Effective Leadership for CEOs by Mardy Grothe

Effective Leadership for CEOs

Mardy Grothe




How effectively is your executive team working together? Most CEOs would say not as well as they would like. The average CEO tends to place problems at the feet of another individual. When struggling with an interpersonal problem, most people think the problem lay with the other person.


Externalizing is the tendency when struggling with another person to minimize or whitewash your behavior and see the other person as the cause of the problem.


AU of us are inept managers. As Peter Drucker said, “Strong people have strong weaknesses.” Most CEOs have one to five solid strengths that make them successful, but each has at least one fatal flaw, a gaping weakness. Most of us are not paying attention to our flaws.




There is only one way to solve a personal or business relationship problem: sit down to talk and listen as you haven’t listened before. Open up a line of communication. You have to fight the tendency to counter, rebut, or get defensive.


A problem is capable of either resolution or greater definition. But even important business problems can’t be solved if the leader is a nonstop talker and a controlling tyrant and another member isn’t trusted. The issues won’t get dealt with effectively unless they are discussed.


Chances are your listening skills are not good. Generally, men fall into a “C” or lower grade range. Women tend to be more relationship oriented than men, while men tend to be more success oriented. Many women base success on being in a relationship. The average man defines his self-worth on the basis of how successful he is in life. Men’s relationship orientation is not even as high as the average woman’s success orientation.




The condition of a relationship can be tracked by way of its own “vital signs.” The vital signs to monitor in a relationship are trust, respect, affection, and confidence. Mr. Grothe refers to these as “TRAC.”



Think about someone you are struggling with professionally and someone you have difficulty with personally. On a scale from zero to 10, TRAC-rate them. How much do you trust them; i.e., how emotionally safe do you feel with them? How much do you respect them? Affection is a likability factor. How much confidence do you have the person will follow through? Contrasted with trust, confidence has a performance dimension.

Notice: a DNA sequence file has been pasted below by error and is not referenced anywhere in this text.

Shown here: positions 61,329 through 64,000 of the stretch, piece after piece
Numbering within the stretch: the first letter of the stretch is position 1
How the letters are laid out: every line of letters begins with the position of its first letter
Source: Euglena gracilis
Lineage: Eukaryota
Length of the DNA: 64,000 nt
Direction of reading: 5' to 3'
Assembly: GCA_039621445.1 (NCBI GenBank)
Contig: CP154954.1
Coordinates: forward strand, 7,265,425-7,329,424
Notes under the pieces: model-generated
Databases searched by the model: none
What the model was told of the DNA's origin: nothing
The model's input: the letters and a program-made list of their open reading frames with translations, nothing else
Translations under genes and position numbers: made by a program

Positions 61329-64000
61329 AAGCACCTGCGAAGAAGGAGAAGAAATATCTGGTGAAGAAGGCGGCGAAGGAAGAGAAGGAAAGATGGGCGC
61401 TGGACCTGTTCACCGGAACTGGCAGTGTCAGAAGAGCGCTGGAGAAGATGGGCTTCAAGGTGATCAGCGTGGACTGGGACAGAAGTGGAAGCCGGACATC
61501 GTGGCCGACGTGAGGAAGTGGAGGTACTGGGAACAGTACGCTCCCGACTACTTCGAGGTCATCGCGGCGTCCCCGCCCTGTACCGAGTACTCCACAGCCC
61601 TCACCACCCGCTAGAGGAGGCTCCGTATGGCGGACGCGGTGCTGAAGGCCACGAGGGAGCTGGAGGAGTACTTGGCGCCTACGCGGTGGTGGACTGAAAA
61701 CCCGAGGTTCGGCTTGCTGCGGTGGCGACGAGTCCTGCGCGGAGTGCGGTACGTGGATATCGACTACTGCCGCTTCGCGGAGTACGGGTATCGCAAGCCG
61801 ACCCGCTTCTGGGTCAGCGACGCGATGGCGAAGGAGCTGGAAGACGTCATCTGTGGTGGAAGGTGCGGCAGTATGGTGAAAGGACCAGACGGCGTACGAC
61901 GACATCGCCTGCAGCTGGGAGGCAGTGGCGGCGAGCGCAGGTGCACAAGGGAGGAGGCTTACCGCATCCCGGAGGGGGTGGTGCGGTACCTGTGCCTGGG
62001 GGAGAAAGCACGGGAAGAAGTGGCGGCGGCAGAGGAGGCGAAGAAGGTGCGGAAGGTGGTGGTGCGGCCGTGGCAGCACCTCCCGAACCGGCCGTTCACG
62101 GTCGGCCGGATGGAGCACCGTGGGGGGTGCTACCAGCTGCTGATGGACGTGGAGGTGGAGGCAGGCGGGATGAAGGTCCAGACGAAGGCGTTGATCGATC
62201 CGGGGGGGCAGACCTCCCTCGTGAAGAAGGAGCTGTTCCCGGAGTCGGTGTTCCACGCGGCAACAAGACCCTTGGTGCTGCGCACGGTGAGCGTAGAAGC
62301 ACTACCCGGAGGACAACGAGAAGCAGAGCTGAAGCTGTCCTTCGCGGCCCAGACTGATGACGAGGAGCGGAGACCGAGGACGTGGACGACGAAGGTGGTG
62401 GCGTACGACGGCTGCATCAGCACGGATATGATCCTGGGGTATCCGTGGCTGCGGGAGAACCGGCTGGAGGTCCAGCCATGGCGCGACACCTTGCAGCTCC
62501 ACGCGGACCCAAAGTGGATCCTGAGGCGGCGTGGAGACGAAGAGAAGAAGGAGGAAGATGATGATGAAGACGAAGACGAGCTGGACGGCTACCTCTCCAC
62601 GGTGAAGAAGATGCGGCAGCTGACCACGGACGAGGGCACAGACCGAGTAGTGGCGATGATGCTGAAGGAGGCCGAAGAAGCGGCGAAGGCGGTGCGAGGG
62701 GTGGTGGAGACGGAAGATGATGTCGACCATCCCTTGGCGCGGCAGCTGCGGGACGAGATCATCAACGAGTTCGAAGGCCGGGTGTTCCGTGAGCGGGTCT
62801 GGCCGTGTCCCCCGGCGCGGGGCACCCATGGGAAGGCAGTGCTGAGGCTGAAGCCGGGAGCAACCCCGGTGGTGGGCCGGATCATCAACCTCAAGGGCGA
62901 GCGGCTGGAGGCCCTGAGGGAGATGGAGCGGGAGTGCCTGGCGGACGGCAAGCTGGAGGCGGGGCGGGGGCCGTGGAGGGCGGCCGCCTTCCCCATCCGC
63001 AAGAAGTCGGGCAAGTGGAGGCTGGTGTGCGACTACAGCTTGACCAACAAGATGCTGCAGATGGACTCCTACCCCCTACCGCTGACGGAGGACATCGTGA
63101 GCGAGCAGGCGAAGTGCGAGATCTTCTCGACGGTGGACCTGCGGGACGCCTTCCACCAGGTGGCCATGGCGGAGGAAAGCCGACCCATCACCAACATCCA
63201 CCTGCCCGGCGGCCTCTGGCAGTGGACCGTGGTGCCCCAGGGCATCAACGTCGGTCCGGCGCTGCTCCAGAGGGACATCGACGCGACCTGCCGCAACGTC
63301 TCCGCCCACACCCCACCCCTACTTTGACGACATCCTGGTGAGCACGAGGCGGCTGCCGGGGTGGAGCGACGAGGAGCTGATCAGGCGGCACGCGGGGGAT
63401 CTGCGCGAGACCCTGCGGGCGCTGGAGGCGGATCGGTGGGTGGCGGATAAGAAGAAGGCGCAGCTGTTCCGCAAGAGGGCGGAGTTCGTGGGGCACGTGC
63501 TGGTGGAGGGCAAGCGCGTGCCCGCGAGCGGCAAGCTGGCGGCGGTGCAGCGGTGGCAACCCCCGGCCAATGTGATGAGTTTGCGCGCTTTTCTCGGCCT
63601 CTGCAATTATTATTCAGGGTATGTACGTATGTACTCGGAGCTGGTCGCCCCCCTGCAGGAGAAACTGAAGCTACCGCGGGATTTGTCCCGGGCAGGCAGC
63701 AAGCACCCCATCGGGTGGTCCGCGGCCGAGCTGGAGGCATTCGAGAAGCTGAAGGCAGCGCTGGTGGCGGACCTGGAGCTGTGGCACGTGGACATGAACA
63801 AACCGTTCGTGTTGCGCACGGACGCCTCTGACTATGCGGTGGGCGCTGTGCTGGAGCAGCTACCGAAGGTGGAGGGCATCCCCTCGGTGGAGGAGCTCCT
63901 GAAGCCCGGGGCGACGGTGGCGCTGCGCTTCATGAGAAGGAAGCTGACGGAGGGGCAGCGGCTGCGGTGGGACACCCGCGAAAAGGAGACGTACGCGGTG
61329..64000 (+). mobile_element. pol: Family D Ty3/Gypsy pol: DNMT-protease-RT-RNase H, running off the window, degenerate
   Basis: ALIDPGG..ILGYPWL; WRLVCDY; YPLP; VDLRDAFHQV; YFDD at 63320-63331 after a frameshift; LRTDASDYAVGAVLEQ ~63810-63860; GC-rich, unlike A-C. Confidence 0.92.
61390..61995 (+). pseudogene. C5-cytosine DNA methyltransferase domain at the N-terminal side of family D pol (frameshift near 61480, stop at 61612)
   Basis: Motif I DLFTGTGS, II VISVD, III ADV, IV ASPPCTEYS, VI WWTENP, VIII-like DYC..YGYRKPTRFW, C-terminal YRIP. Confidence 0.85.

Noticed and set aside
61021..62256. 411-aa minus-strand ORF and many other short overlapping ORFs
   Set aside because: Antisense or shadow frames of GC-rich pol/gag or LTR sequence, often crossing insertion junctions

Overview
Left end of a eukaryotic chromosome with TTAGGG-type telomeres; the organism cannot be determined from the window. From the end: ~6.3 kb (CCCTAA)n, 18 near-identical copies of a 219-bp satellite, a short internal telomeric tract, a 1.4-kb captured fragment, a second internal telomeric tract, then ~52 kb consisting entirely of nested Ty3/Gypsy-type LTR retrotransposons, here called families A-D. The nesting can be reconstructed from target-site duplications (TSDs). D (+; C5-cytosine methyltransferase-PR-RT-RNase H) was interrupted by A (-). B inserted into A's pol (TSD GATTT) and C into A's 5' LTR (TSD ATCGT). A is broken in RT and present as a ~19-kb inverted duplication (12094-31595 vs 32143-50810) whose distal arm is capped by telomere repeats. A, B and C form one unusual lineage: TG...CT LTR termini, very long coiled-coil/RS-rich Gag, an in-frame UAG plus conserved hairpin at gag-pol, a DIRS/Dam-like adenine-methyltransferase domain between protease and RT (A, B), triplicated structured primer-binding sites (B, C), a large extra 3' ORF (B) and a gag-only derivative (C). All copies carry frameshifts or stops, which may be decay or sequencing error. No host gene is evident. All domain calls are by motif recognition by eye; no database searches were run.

What TRAC ratings would you get from the other person? There is a tremendous discrepancy between what we give ourselves and what others give us. Reasons for the gap:


  1. We don’t see ourselves as other people see us.
  2. We are insulated from feedback. People you have control over do not tell you what they really think of you; they tell you what they think you want to hear or they don’t say anything. The person who is honest with the CEO usually doesn’t work with that person for long. Most companies are started by people who quit their other jobs out of disgust or were fired by someone who couldn’t take the person’s courage and candidness.
  3. Most people have a well-developed capacity for self-deception. Even people with poor self-images have a great capacity for self-deception. We tend not to be hard on ourselves. We remember what someone did to us more often than what we did to another.

Ask your business partner to use TRAC to tell you how he feels about you. Discuss how much he trusts you and in which area he doesn’t. Have him explain where he respects you and where he doesn’t. Complete the rest of the TRAC-rating.

An evaluation of behavior can include questions such as these: Are you a good team player? Do you use your time effectively? Are you trustworthy?

As you listen, your partner’s TRAC ratings may inch up. He may seem interested and committed. The vital signs in your relationship may improve.

There are two relationship skills: listening and talking. Good listening creates good talking. When someone listens, we are more honest and sensitive.





Baggage from the past from family, experience, etc. creates problems. What do you do when you have a whole group with all their baggage? As the leader, you have the hardest job in the company. You carry a powerful emotional role in people’s lives. Their salaries, careers, and self-worth depend on how you judge them. You probably don’t realize the critically important role you play in the lives of others. Because you don’t realize it, you make management mistakes. “People in power sin more,” Nietzsche said. You may not praise someone who did something great, or you may say something to criticize an individual and not realize how much it hurt.


You may do things that upset people. The problem is not who is responsible; the problem occurs when you don’t realize you have upset someone, and they aren’t able to talk to you about it.


You have needs also, and there may be few people in your life who meet your needs. Your spouse may not realize what kind of stress you are under.